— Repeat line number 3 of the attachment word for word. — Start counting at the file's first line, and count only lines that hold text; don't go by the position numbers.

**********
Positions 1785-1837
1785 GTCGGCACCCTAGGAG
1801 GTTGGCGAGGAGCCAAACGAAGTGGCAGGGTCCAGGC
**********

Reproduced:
1801 GTTGGCGAGGAGCCAAACGAAGTGGCAGGGTCCAGGC